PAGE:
2. Ask moms if they are interested in producing content that can help to expand the message about the brand.
3. Gauge if there are any “paid opportunities” with the various mom networks online, in terms of creating branded content on behalf of the brand on the mom networks’ channels.
PAID AND EARNED
The mom market “sits nicely in the space between paid media and earned media,” Nicholson says. “You need to approach them as partners and make sure you’re leveraging them in a unique way.”
For example, in May Cone partnered with ModernMom to engage with the website’s readers regarding its client, Nestle Pure Life.
The partnership, which focused on healthy hydration and lifestyle tips, included:
▶ Social content posted by ModernMom on Facebook, Google+, Pinterest and Twitter.
▶ Four blog posts incorporating the brand and key messages.
▶ Four newsletters revolving around the brand’s attributes.
▶ A custom contest for ModernMom’s readers to win a year’s supply of bottled water.
“There a lot of tools to deliver to moms [but communicators] shouldn’t ignore dads,” Nicholson says. “We’re starting to see a lot of spending power among dads and it will be interesting to see if they organize and develop formal communications in the same way that moms have.” PRN
Alex Nicholson, firstname.lastname@example.org; Maggie O’Neill, email@example.com; Trish Taylor, Trish.Taylor@bissell.com.
We’ve all heard it before. Women, and mothers, hold the power of the purse. Moms represent a $2.4 trillion dollar market, per askingsmarterquestions.com. That’s a lot of shopping. Having spent the last several years marketing to moms (and spending as one), following are insights on how to truly engage with moms:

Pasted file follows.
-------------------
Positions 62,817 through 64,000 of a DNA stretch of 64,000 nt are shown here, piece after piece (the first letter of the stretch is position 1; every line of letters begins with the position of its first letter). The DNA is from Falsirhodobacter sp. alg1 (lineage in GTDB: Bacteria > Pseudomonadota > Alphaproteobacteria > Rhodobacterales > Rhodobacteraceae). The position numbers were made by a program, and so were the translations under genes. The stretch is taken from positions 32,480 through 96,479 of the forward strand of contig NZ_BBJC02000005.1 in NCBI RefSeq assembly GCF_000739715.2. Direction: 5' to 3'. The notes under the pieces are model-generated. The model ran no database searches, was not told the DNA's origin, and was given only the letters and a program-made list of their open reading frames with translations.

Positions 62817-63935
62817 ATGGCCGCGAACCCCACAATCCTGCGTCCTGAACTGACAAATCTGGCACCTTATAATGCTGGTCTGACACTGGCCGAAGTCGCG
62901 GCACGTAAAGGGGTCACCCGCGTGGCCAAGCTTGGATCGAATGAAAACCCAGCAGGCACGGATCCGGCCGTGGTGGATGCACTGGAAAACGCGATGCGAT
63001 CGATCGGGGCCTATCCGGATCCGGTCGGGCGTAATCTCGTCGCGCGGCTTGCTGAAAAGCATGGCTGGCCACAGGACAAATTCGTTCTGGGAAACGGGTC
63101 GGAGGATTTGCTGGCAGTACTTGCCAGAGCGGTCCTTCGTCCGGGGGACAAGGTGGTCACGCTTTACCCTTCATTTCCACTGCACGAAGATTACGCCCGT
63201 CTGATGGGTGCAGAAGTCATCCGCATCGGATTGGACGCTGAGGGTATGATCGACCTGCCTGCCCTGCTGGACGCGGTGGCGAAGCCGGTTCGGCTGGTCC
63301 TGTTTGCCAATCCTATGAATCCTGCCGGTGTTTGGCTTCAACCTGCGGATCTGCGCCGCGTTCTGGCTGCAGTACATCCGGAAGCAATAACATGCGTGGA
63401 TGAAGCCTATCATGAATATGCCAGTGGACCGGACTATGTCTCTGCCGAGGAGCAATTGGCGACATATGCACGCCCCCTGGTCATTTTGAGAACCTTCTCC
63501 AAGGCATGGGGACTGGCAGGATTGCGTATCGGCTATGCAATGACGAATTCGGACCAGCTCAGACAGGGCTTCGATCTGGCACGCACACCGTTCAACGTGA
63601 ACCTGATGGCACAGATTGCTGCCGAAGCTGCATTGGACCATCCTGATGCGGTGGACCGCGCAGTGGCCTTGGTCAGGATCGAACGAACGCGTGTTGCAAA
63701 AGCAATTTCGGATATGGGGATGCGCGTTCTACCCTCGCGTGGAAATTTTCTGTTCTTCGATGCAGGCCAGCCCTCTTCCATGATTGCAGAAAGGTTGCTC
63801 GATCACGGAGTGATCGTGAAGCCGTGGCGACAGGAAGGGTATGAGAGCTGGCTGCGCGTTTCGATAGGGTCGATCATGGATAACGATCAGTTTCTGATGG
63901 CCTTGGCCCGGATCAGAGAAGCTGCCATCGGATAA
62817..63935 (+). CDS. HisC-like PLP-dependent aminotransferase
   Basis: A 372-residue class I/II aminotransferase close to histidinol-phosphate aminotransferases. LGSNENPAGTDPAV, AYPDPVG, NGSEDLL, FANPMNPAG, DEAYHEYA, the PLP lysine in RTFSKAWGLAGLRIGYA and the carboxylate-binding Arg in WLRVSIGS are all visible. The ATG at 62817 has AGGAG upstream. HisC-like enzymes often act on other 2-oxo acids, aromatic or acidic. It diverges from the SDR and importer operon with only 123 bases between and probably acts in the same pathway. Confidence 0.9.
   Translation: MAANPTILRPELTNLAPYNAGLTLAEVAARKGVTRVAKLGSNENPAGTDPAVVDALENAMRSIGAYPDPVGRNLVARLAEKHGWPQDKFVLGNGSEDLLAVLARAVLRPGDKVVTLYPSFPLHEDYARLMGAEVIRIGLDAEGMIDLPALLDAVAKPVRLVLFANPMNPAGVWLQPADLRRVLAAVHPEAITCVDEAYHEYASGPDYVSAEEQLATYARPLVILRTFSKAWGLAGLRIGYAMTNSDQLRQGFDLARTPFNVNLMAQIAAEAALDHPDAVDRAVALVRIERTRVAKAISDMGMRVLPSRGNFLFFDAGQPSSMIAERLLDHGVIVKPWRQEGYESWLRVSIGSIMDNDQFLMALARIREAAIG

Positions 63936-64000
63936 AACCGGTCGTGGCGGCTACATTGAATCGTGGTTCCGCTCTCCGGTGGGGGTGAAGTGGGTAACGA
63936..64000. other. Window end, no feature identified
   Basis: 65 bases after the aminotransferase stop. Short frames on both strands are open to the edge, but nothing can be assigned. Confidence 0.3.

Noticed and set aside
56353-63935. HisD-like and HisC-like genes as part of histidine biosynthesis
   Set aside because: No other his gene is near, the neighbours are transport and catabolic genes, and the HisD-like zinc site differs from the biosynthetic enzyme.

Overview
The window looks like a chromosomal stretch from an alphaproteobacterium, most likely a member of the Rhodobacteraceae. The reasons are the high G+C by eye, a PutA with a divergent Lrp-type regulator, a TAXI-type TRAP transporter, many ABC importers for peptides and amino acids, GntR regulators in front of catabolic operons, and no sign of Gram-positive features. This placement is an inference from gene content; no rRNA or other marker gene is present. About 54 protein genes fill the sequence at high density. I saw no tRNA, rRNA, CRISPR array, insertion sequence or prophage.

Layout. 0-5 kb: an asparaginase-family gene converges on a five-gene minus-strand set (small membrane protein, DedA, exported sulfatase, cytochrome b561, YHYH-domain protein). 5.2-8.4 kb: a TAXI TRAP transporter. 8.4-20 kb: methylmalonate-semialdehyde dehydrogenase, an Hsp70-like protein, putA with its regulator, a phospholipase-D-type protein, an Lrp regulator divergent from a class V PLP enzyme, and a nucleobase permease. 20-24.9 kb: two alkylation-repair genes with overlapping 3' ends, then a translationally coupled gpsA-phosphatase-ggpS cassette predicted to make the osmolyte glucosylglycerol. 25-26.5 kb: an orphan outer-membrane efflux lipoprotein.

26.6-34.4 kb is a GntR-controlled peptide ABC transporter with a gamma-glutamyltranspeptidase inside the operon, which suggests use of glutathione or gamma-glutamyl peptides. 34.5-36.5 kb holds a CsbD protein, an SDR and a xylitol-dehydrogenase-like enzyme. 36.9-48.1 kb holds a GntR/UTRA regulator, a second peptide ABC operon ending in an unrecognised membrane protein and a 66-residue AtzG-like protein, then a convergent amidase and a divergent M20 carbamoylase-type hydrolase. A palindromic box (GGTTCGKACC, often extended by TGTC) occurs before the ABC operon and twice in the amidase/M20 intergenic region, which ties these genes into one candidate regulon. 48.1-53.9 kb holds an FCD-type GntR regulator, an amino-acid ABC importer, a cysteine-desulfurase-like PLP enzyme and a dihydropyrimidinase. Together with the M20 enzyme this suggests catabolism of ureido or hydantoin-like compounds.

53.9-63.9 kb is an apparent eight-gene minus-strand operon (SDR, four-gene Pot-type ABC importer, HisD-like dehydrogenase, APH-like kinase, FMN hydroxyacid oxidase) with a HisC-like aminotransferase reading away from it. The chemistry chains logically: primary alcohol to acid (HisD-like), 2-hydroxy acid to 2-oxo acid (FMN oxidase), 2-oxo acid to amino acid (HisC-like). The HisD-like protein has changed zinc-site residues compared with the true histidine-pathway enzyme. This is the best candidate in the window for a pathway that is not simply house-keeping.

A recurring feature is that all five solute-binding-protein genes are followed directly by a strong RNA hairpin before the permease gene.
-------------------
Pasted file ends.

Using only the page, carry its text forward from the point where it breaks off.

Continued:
1. Stop marketing and start listening: Too often brands are focused on what they want to say, not what their audiences want to hear. For example, I haven’t purchased diapers in about five years, yet I still get coupons from several well-known brands. When engaging with any target audience, the key is to listen. What’s important? How do moms gather information and where? The answers to these questions should inform your strategy.
2. Become a resource: It’s not just about providing information on the next hot new thing. How can brands become a source of useful information likes, tips, recipes, a POV on education or parenting issues? If a brand is viewed as a thought leader, it will be top of mind when it comes time to consider a purchase.
3. Make Friends: By focusing on building real relationships, brands can amplify their voices and create ambassadors that will tell their story for them. Moms are fierce brand loyalists who mention brand more often than their male counterparts, but it’s not just about reviews. Engaging in-person should be a key tenet of an influencer strategy (conferences like the Mom 2.0 Summit are a great example). Secondly, it is critical to engage with partners that are brand-right, whose message and mission are similar to yours. Just because you want to reach moms does not mean that every parenting blog fits.
This article appeared in the June 3 issue of PR News. Subscribe to PR News today to receive weekly comprehensive coverage of the most fundamental PR topics from visual storytelling to crisis management to media training.